BECK001.pdf - The Worldview Of Genesis 1-11 Rev Hubert Beck...

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The Worldview Of Genesis 1-11 Rev. Hubert Beck Publication Date: Spring 98 - Volume 29 #2 Document ID: BECK001 Cardinal Rigali Center • 20 Archbishop May Drive • Suite 3400-A • St. Louis, Missouri 63119 • USA 314.792.7220 • • E-mail: [email protected] Institute for Theological Encounter with Science and Technology Author Biography Rev. Hubert Beck is retired Lutheran Campus Pastor at Duke University and at the North Carolina Central University. Prior to that he was Campus Pastor at North Texas State. He is a very long-term member of ITEST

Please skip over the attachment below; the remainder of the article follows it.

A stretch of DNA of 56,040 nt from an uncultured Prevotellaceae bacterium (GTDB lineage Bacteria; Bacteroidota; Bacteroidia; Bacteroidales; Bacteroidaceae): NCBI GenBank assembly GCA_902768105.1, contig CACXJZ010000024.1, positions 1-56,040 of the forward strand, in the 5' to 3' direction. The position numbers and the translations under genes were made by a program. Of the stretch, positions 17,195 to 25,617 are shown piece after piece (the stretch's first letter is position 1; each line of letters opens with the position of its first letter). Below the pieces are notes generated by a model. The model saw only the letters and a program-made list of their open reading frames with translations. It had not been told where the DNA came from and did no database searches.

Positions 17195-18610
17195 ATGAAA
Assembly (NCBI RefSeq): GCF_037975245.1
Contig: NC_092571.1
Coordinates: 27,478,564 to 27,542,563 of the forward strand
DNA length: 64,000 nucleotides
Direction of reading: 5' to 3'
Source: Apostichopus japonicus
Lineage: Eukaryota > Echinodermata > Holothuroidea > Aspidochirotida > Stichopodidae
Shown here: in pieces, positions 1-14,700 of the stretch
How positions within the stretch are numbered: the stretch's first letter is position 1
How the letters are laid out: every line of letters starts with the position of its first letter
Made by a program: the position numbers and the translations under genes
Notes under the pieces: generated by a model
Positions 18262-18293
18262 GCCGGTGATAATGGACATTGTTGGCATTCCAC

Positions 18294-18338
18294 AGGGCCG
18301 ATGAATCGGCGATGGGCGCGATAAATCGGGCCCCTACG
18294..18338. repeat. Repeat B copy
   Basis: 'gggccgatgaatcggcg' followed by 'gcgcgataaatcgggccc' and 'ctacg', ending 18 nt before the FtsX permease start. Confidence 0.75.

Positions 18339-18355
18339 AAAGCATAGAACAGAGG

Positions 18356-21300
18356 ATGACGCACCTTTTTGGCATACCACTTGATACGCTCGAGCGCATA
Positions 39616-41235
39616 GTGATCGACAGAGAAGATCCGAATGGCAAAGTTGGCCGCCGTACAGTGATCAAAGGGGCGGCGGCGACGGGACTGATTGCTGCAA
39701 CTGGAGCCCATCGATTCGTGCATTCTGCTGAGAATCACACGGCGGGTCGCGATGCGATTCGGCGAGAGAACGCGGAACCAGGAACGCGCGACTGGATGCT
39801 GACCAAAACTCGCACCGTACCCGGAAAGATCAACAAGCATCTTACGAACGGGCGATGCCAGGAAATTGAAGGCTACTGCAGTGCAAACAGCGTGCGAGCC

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ITEST © ± Document ID: BECK001 It is common knowledge, of course, that the “history of the Jews” begins with the account of the call to Abram in Genesis 12. Genesis 1-11, containing the creation account, the narrative of the fall, the story of the spread of civilization, the flood, and the subsequent accounts (including the ‘generations’ with the many genealogies) culminates with the story of the building of the Tower of Babel, the resultant confusion of the tongues and the generations of Seth from which lineage Abram comes. Thus it is introductory to the account with which the author is most interested, serving basically as a fundamental “frame of reference,” a “universal history,” a preparation, so to speak, for the “holy history” that begins with chapter 12. The worldview set forth in these chapters underlies, in turn, the rest of the Jewish/Christian understandings about how things either were intended to or do in fact function in this world. Thus it establishes both the setting for God’s reign over history and also the need for God’s saving presence within that history. The Apostolic Creed encapsules this whole worldview in one short phrase: “I believe in God, the Father Almighty, maker of heaven and earth.” It is confessed with such ease. . . almost as a “tip of the hat” to the One from whom all things have come and to whom all things go! But what a huge confession is packed into these few words! It is our purpose here to let Genesis 1-11 speak to this confession. . . or, better put, to let Genesis 1-11 speak out of this confession (for, in a very real sense of the term, this section is a basic confession of faith about the world within which the people of God live and move and have their being). . . so that the confessor can find not only the many implications of this article of the creed for those of ancient times, but also the implications for us who live in the West of the late twentieth century. And not least of all for us who work in campus ministry, this “credal statement” establishes some very basic understandings for students and members of the academic communities within which we work. It is important to review these fundamental understandings from time to time, for they are more and more being called into question on a variety of levels in the unfolding world of the late twentieth century after having been the basic and unquestioned presuppositions of the Judeo/Christian heritage century after century for the better part of at least six millennia. If we understand the Holy Scriptures to be our
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